Economist Martin Neil Baily rejoined Brookings as a senior fellow on September 4, Brookings President Strobe Talbott has announced. Among his many accomplishments as a Brookings senior fellow from 1979 to 1989, Baily co-founded the microeconomics version of the Brookings Papers on Economic Activity.
“I am excited to return to Brookings to pursue an agenda of research on business and the economy, including productivity, innovation and economic regulation.” Baily said. “As a former Brookings senior fellow, I know that the research here is first-rate and relevant to today’s policy needs. I look forward to working alongside my Brookings colleagues, in Economic Studies and the other research programs.”
Baily’s research at Brookings will focus on productivity, globalization, competitiveness, Social Security reform and U.S. economic policy. His current work includes an examination of productivity and innovation in U.S. and German manufacturing. He is also completing a study for the Ford Foundation which looks at public pension reform in other advanced economies worldwide, drawing lessons for Social Security reform in the United States.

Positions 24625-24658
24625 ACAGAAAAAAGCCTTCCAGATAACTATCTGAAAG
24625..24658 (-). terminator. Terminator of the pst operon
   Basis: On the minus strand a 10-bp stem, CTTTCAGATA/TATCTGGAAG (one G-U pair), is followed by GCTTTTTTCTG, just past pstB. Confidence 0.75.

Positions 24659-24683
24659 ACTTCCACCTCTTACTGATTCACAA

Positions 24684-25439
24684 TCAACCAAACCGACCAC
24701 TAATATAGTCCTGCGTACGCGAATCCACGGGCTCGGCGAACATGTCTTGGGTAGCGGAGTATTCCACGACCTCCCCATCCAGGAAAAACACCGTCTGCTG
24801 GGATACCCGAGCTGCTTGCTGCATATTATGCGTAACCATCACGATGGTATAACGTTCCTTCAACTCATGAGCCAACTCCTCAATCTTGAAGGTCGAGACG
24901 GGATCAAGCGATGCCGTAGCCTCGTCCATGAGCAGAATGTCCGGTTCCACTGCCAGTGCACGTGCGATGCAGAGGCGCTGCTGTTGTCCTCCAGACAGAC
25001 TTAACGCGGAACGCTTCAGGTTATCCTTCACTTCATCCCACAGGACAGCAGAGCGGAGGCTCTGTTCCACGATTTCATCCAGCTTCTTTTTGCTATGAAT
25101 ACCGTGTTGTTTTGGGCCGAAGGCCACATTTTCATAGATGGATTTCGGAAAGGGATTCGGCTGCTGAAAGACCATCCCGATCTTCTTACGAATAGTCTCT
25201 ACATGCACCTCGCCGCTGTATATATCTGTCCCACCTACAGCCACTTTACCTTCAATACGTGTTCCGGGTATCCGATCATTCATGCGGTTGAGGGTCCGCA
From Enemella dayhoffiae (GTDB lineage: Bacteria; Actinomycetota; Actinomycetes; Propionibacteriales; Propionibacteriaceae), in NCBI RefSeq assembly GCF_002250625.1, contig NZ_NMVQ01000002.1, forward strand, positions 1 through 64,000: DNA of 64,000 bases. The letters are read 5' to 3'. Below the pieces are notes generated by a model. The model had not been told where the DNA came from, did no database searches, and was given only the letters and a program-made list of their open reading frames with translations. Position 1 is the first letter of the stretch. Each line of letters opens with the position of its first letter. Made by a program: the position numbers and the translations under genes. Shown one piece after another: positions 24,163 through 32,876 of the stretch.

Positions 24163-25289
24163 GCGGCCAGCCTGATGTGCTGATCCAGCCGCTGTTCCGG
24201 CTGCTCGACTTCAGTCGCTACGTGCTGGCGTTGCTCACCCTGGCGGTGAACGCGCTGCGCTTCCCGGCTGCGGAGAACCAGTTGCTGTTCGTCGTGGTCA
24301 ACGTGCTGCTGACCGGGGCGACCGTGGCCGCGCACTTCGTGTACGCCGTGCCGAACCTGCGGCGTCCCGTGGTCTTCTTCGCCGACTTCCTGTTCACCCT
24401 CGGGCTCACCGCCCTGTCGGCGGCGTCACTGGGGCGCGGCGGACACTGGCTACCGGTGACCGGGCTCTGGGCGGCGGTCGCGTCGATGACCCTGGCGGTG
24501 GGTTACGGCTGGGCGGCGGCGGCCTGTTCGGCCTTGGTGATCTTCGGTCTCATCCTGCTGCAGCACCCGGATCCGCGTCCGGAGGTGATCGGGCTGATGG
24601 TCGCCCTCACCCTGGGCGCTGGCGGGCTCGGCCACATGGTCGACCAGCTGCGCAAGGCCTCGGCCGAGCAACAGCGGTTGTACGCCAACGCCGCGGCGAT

“Martin’s work is held in the highest esteem by both policy-makers and professional economists,” said William G. Gale, Brookings vice president and director of Economic Studies. “His expertise will be invaluable to our program, giving us more depth on how government policy interfaces with business efficiency and innovation, and how social policy issues affect competitiveness and profitability.”
After his first stint at Brookings, Baily served as the chair of President Clinton’s Council of Economic Advisors from 1999 to 2001, a Senior Fellow at the Peterson Institute, and a principal at McKinsey & Company’s Global Institute from 1996 to 1999. He was a professor of economics at the University of Maryland from 1989 to 1996. Currently, he is an academic adviser to the Congressional Budget Office, an advisor to McKinsey and serves on the board of The Phoenix Companies, Inc.
Baily earned a doctorate in economics from the Massachusetts Institute of Technology and graduated from Cambridge University with a bachelor’s degree in economics.